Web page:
Title:
Over the range microwave safety door
United States Patent 8975562
Abstract:
Apparatus and methods are disclosed for a safety door of an oven having glass therein with a plastic laminate. The safety door retains glass within the door in order to prevent glass from falling or being forced outside of the oven, which may cause injury.


Inventors:
Galbreath, Patrick D. (Louisville, KY, US)
Henninger, Brian (Malabar, FL, US)
Application Number:
13/099666
Publication Date:
03/10/2015
Filing Date:
05/03/2011
Assignee:
General Electric Company (Schenectady, NY, US)
Primary Class:
Other Classes:
156/99, 156/106, 156/208, 156/241, 156/274.8, 156/275.7, 156/325, 219/736, 219/737, 219/738, 219/739, 264/405, 264/417, 428/415, 428/417, 428/426, 428/427, 428/428, 428/429, 428/430, 428/431, 428/432
International Classes:
H05B6/76; B29C35/08; B29C65/00; B31F1/22; B32B9/00; B32B17/00; B32B17/06; B32B17/10; B32B37/00; B44C1/17; C03C27/00; C04B37/00; H05B6/64
Field of Search:
219/740, 219/736, 219/737, 219/738-739, 156/99, 156/106, 156/208, 156/241, 156/274.8, 156/275.7, 156/325, 428/432, 428/415, 428/417, 428/426-431, 264/405, 264/417
View Patent Images:
US Patent References:
7854990Sheet-shaped adhesive and laminate prepared by using the same2010-12-21Komori428/354
7838115Method for manufacturing an articulatable vehicular window assembly2010-11-23Lewno428/425.6
7817328Thermochromic window structures2010-10-19Millett et al.359/288
7470401Simplified tissue processing2008-12-30Morales422/65
7348527Microwave oven having a door ventilation system2008-03-25Braunisch et al.219/757
7332216Film-reinforced glasses2008-02-19Hashimoto et al.428/331
7135217Multiple layer glass panels with patterned light transmission2006-11-14Lansberry428/195.1
7121380Soundproofing laminated window for vehicles2006-10-17Garnier et al.181/286
7053348Microwave oven2006-05-30Terada et al.
7030349Combination oven illumination in microwave only cooking mode2006-04-18Graves et al.219/758
7022957Methods and apparatus for operating a speedcooking oven2006-04-04Bakanowski et al.219/741
6987252Speedcooking oven including convection/bake mode and microwave heating2006-01-17Graves et al.219/681
6528772Speed cooking oven and control apparatus2003-03-04Graves et al.219/680
5981927High visibility microwave oven door with screen and microwave absorbing material1999-11-09Osepchuk et al.219/740
5645940Shatter-resistant glass having polyester layers1997-07-08Teddington et al.428/430
5462805Fire-protection and safety glass panel1995-10-31Sakamoto et al.428/430
5346770Laminated glass structure1994-09-13Osada et al.428/432
5264286Laminated glass structure1993-11-23Ando et al.428/432
4739690Ballistic armor with spall shield containing an outer layer of plasticized resin1988-04-26Moskowitz89/36.02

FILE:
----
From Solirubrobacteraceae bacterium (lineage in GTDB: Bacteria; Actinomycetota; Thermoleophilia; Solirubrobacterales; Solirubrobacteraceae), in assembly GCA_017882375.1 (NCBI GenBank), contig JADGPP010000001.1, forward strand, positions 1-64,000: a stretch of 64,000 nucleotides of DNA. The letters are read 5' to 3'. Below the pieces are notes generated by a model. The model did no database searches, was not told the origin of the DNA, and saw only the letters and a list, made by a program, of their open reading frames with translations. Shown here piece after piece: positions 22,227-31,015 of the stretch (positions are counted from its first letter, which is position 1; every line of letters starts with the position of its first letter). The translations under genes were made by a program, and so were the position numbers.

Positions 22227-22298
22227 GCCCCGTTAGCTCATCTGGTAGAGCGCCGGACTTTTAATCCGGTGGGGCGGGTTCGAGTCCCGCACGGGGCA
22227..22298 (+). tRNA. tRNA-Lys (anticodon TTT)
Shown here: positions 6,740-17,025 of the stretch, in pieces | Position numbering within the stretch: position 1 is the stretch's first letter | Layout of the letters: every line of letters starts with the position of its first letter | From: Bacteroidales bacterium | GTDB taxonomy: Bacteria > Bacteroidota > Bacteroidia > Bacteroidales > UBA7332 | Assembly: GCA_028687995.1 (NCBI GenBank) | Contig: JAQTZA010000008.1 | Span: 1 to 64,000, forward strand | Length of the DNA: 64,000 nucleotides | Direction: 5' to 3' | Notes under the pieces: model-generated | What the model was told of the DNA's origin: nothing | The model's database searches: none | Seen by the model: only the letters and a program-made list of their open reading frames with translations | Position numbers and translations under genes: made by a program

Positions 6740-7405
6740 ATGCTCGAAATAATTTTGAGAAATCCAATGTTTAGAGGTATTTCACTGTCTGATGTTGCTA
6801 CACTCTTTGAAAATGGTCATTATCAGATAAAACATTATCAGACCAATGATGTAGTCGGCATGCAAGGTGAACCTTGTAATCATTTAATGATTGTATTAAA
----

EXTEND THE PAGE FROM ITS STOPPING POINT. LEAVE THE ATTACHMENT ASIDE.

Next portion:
4513879Hot/cold food dispensing machine1985-04-30Reiss221/150HC
4264800Microwave oven window1981-04-28Jahnke et al.219/740
4264681Fire resistant glass window1981-04-28Girard et al.428/429
4234533Method of bonding spaced sheets by molding resin therebetween1980-11-18Langlands264/261
4215258Microwave oven window construction1980-07-29Nelson et al.219/740
4125669Bulletproof laminated safety glass and process for production1978-11-14Triebel et al.428/412
4008383Microwave oven door assembly1977-02-15Tanaka et al.219/740
3864204MULTILAYERED SAFETY GLASS1975-02-04Shorr et al.428/213
3808077METHOD FOR LAMINATING PLASTIC TO GLASS EMPLOYING GLASS MOLD1974-04-30Rieser et al.156/102
3731035MICROWAVE OVEN DOOR1973-05-01Jarvis et al.219/740
3654417MICROWAVE OVEN INCLUDING AIR FLOW SYSTEM1972-04-04Javes et al.219/757
3509015GLASS LAMINATED WITH POLYURETHANE1970-04-28Ammons et al.428/425.6
3334008Glass laminate having an unsaturated polyester resin containing silane adhesive interlayer1967-08-01Park et al.428/429
3304401Microwave oven door closure1967-02-14Long219/740
2958754Electronic ovens1960-11-01Hahn219/740
2818606Manufacture of articles from thermosetting materials1958-01-07White264/171.24
Primary Examiner:
Ross, Dana
Assistant Examiner:
Bae, Gyounghyun
Attorney, Agent or Firm:
Fay Sharpe LLP
Claims:
What is claimed is:

1. An apparatus, comprising: a magnetron that provides radiation; a heating cavity comprising a cavity wall with an opening exposing the heating cavity to the radiation for cooking an item therein; and a safety door providing access to the heating cavity for placing the item therein and having a glass window that is at least partially transparent to at least partially see within the heating cavity, wherein the glass window includes a first glass layer disposed on a front panel of the safety door, a second glass layer disposed on a rear panel of the safety door, and a plastic laminate bonding to at least one side of each of the first glass layer and the second glass layer, the plastic laminate disposed between the first glass layer and the second glass layer in the glass window, wherein the door is configured to retain substantially all glass of the glass window within the door and/or within the heating cavity at all times and during any break in the glass window.

2. The apparatus of claim 1, wherein the plastic laminate includes biaxially-oriented polyethylene terephthalate.

3. The apparatus of claim 1, wherein the apparatus comprises an over-the-range (OTR) microwave oven that includes a hood having an exhaust vent that ventilates air located underneath from a cooking source located therebelow.

4. The apparatus of claim 1, wherein the first glass layer includes a first side having a first surface that is exposed outside of the door of the oven and a second side that is opposite and laterally adjacent to the first side, and further contacts an adhesion layer on a first plastic laminate side of the plastic laminate to retain the first glass layer from falling outside the door when broken.